Delineating truth and untruth in wolf stories

Nov 8, 2013

ANN ARBOR, MI--   The group Keep Michigan Wolves Protected is urging Governor Rick Snyder to suspend a November 15 wolf hunt in the Upper Peninsula.  

The group calls the behavior of state officials who support the hunt “shameful”, saying evidence used to validate the hunt is fraudulent.

DNR Furbearer Specialist Adam Bump told Michigan Radio in Ann Arbor in May that U.P. wolves were becoming unmanageable.

“So you have wolves showing up in backyards, wolves showing up on porches, wolves staring at people through their sliding glass doors when they’re pounding on it, exhibiting no fear…” he said.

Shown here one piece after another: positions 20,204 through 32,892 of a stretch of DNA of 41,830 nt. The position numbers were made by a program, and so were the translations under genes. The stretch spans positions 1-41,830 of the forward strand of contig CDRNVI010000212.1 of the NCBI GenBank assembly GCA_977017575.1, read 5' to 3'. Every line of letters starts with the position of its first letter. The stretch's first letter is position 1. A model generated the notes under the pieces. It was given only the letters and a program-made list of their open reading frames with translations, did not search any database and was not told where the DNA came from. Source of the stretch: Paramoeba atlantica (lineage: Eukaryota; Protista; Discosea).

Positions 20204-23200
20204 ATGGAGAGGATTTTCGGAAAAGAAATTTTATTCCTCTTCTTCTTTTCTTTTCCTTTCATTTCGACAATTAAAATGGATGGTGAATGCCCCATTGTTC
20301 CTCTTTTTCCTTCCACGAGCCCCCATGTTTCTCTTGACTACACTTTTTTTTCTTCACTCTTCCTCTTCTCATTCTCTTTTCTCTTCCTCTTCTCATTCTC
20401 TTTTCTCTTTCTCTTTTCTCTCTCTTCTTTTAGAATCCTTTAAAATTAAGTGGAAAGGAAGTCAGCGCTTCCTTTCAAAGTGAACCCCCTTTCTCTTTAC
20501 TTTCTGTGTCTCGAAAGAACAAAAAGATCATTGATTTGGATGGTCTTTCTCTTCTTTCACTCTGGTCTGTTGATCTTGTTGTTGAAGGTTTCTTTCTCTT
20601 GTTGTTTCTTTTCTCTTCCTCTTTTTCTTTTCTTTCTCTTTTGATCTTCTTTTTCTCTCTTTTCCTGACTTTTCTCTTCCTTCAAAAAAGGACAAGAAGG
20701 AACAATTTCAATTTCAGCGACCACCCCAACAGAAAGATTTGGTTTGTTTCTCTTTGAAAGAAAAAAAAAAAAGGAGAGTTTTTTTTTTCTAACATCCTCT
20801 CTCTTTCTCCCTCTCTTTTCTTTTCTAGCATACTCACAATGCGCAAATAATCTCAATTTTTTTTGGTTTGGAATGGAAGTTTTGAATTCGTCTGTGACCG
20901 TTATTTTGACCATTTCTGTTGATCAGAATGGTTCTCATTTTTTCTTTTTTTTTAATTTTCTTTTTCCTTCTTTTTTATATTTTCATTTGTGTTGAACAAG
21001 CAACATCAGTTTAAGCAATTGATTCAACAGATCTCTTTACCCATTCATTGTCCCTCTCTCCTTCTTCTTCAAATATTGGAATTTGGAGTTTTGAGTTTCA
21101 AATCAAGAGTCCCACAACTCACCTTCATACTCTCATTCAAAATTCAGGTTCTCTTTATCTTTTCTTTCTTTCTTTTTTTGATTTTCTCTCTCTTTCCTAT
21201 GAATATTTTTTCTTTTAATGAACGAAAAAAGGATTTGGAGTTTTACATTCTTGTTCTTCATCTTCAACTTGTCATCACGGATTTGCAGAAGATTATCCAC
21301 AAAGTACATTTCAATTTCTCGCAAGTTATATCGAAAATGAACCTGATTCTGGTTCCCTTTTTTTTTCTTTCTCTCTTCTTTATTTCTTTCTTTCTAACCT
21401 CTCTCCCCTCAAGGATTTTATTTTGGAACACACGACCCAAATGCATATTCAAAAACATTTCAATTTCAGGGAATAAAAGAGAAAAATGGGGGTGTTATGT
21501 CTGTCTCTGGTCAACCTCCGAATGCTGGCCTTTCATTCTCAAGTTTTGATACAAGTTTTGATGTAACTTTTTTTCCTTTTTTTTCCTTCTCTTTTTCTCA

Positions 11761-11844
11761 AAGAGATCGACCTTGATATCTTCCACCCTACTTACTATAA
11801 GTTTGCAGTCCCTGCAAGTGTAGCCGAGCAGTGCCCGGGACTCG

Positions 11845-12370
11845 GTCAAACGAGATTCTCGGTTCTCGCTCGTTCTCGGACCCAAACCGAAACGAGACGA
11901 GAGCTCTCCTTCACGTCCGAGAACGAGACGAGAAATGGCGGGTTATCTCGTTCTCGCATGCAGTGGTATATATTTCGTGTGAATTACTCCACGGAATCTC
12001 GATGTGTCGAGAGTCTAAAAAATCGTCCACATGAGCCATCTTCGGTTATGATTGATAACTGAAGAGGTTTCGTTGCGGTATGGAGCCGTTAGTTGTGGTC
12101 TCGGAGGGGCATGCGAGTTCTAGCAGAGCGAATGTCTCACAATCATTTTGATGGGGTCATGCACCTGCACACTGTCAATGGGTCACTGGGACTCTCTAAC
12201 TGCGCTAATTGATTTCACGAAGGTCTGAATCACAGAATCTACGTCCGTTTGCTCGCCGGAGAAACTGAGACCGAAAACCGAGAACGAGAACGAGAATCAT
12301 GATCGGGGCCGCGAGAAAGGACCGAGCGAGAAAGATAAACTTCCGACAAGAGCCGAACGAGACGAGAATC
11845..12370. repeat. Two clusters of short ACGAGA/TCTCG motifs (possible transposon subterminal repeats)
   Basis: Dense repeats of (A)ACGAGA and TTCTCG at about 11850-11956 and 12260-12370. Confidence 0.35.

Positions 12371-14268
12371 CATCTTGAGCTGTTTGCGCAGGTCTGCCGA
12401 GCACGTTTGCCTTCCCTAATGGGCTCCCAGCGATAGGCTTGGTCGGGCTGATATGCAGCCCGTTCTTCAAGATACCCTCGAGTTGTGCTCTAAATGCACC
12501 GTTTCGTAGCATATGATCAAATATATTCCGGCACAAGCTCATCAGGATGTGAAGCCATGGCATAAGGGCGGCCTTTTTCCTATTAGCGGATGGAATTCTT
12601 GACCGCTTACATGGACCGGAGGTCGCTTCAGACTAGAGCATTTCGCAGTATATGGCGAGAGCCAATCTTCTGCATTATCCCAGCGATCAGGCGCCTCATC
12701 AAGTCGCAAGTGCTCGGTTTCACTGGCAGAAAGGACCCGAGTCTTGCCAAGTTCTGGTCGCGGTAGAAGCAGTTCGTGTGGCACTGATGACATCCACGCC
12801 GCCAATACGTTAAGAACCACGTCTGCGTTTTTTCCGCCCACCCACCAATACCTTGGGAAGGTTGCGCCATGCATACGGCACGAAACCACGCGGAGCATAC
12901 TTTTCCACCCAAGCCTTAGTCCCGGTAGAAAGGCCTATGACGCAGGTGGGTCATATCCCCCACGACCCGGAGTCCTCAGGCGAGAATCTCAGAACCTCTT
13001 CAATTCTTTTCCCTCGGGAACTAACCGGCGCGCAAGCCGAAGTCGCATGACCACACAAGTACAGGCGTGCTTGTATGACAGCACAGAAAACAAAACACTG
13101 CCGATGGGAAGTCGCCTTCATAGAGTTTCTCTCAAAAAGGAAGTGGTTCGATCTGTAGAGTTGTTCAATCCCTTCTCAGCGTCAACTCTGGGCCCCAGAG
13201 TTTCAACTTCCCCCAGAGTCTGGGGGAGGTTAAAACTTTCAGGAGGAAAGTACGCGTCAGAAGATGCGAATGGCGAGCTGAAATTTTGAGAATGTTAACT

Bump now says he misspoke.

State Senator Tom Casperson, who led the campaign for a wolf hunt this fall, apologized Thursday for using a fictional story to highlight the need to remove the gray wolf from the Endangered Species List. 

In 2011 he sponsored a resolution urging the federal government to de-list the wolf.  Casperson included a story about children at a U.P. day care who were threatened by three wolves.  He admitted that story wasn’t exactly true.

“Children were not in the backyard as the resolution implied, nor were the wolves killed in the backyard of the day care; rather, three wolves were indeed eventually killed in the vicinity,” he said.

Casperson insists the fictionalized story does not diminish the need for a wolf hunt in the U.P.   

State officials hope hunters will kill 43 wolves in the hunt that begins next Friday.